Sites of Vasoactivity in the Pulmonary Circulation Evaluated Using a Low-Viscosity Bolus Method

  • Christopher A. Dawson
  • Thomas A. Bronikowski
  • John H. Linehan
  • David A. Rickaby

Abstract

Because of the importance of pulmonary capillary pressure in the fluid balance of the lungs and the propensity for various pulmonary vasomotor stimuli to cause constriction of pulmonary veins (Dawson, 1984), there has been considerable interest in methods for determining pulmonary capillary pressure and the arteriovenous sites of pulmonary vasoconstriction. A number of approaches have been used, and each approach has had advantages and disadvantages (Agostoni and Piiper, 1962; Bhattacharya and Staub, 1980; Brody et al., 1968; Bronikowski et al., 1985; Dawson et al., 1988; Gaar et al., 1967; Gable and Drake, 1978; Kadowitz et al., 1975; McDonald and Butler, 1967; Michel et al., 1984; Nagasaka et al., 1984; Piiper, 1970; Zhuang et al., 1983). Like several other methods, the low-viscosity bolus method has been an experimental method used in studies of pump-perfused lungs. In such studies it has the potential for providing some unique insights into the influence of vasomotion on the longitudinal distribution of pulmonary vascular resistance and intravascular pressure from pulmonary artery to pulmonary veins. The method, originally introduced by Piiper (1970), has been modified by Brody et al. (1968) and Grimm et al. (1977) and more recently by us (Dawson et al., 1988) in an attempt to improve resolution to take advantage of this potential.

Keywords

Catheter Filtration Serotonin Histamine Norepinephrine 

Preview

Unable to display preview. Download preview PDF.

Unable to display preview. Download preview PDF.

References

  1. Agostoni E, Piiper J (1962) Capillary pressure and distribution of vascular resistance in isolated lung. Am J Physiol 202:1033–1036,Google Scholar
  2. Bhattacharya J, Staub NC (1980) Direct measurement of microvascular pressures in isolated perfused dog lung. Science 210: 327–328.CrossRefGoogle Scholar
  3. Brody JS, Stemmler EJ, DuBois AB (1968) Longitudinal distribution of vascular resistance in pulmonary arteries, capillaries and veins. J Clin Invest 47: 783–799.CrossRefGoogle Scholar
  4. Bronikowsk TA, Dawson CA, Linehan JH (1985) Limits on continuous distribution of pulmonary vascular resistance versus compliance from outflow occlusion. Microvasc Res 30: 306–313.CrossRefGoogle Scholar
  5. Dawson CA (1984) Role of pulmonary vasomotion in physiology of the lung. Physiol Rev 64: 544–616.Google Scholar
  6. Dawson CA, Bronikowski TA, Linehan JH, Rickaby DA (1988) Distributions of vascular pressure and resistance in the lung. J Appl Physiol 64: 274–284.Google Scholar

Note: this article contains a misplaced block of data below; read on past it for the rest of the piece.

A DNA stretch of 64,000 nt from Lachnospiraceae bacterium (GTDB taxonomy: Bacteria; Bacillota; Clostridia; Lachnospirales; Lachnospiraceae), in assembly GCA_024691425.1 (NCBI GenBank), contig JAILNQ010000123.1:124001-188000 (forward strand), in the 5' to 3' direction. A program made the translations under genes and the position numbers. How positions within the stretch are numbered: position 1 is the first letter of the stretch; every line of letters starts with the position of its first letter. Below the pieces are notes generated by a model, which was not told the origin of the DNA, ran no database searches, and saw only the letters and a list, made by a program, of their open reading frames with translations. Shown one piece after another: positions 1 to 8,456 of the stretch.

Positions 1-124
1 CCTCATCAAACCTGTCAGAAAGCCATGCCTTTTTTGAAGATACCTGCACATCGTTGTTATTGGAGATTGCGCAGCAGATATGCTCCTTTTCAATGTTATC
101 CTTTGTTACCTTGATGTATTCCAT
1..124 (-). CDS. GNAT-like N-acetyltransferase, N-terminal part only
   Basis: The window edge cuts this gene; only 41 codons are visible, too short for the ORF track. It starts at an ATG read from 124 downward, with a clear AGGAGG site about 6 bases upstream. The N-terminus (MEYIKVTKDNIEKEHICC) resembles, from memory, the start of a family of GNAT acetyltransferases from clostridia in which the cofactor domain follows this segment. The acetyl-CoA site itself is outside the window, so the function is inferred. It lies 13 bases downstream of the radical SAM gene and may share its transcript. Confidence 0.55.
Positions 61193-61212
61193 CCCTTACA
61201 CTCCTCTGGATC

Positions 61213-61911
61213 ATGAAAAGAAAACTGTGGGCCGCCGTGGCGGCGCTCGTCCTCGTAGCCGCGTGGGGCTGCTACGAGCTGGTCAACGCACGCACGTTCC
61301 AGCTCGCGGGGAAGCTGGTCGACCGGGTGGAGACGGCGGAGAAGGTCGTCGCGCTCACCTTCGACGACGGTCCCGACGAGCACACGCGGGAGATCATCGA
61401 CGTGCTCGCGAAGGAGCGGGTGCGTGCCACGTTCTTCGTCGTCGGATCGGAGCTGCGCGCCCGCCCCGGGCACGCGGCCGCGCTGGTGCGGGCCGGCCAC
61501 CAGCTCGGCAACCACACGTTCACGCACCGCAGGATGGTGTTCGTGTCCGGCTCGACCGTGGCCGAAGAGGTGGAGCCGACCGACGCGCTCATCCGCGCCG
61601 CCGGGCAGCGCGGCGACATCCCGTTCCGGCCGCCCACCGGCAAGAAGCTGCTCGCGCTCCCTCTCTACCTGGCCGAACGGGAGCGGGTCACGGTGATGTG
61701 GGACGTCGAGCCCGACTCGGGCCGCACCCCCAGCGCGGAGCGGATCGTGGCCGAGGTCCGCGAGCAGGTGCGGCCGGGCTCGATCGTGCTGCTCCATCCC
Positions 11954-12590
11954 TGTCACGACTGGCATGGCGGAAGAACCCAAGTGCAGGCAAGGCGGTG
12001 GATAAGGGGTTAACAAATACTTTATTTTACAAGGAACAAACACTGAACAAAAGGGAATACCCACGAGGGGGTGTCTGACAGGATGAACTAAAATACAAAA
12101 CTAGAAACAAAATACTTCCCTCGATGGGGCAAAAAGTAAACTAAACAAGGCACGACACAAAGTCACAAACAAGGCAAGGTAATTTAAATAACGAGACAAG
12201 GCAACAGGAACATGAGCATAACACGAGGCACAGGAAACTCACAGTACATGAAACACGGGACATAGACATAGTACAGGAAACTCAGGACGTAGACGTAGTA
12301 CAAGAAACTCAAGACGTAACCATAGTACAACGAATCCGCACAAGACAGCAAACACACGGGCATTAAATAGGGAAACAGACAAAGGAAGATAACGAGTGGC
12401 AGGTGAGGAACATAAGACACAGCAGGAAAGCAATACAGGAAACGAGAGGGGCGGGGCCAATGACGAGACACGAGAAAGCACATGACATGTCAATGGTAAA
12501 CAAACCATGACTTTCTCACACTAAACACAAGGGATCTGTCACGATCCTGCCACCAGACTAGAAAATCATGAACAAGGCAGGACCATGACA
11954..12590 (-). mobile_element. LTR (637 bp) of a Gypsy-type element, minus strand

7. Dawson CA, Linehan JH, Bronikowski TA (1989) Pressure and flow in the pulmonary vascular bed. In Weir EK, Reeves JT (eds) Pulmonary Vascular Physiology and Pathophysiology. Marcel Dekker, New York, pp 51–105.Google Scholar
  8. Gaar KA, Taylor AE, Owens LJ, Guy ton AC (1967) Pulmonary capillary pressure and filtration coefficient in the isolated perfused lung. Am J Physiol 213: 910–914.Google Scholar
  9. Gable JC, Drake RE (1978) Pulmonary capillary pressure in intact dog lungs. Am J Physiol 235: H569–H573.Google Scholar
  10. Grimm DJ, Linehan JH, Dawson CA (1977) Longitudinal distribution of vascular resistance in the lung. J Appl Physiol 43: 1093–1101.Google Scholar
  11. Kadowitz PJ, Joiner PD, Hyman AL (1975) Influence of sympathetic stimulation and vasoactive substances on the canine pulmonary veins. J Clin Invest 56: 354–365.CrossRefGoogle Scholar
  12. McDonald IG, Butler J (1967) Distribution of vascular resistance in the isolated perfused dog lung. J Appl Physiol 23: 463–474.Google Scholar
  13. Michel RP, Hakim TS, Chang HK (1984) Pulmonary arterial and venous pressures measured with small catheters in dogs. J Appl Physiol 57: 309–314.Google Scholar
  14. Nagasaka Y, Bhattacharya J, Nanjo S, Gropper MA, Staub NC (1984) Micropuncture measurement of lung microvascular pressure profile during hypoxia in cats. Circ Res 54: 90–95.Google Scholar
  15. Okada RH, Schwan HP (1960) An electrical method to determine hematocrits. IRE Trans Med Electron 7: 188–192.CrossRefGoogle Scholar
  16. Piiper J (1970) Attempts to determine volume, compliance, and resistance to flow of pulmonary vascular compartments. Prog Resp Res 5: 40–52.Google Scholar
  17. Varah JM (1979) A practical examination of some numerical methods for linear discrete ill-posed problems. SI AM Rev 21: 100–111.MathSciNetMATHCrossRefGoogle Scholar
  18. Wagner PD (1982) Calculating the distribution of ventilation-perfusion ratios from inert gas elimination data. Fed Proc 41: 136–139.Google Scholar
  19. Zhuang FY, Fung YC, Yen RT (1983) Analysis of blood flow in cat’s lung with detailed anatomical and elasticity data. J Appl Physiol 55: 1341–1348.Google Scholar

Copyright information

© Springer-Verlag New York Inc. 1989

Authors and Affiliations

  • Christopher A. Dawson
  • Thomas A. Bronikowski
  • John H. Linehan
  • David A. Rickaby

There are no affiliations available

Personalised recommendations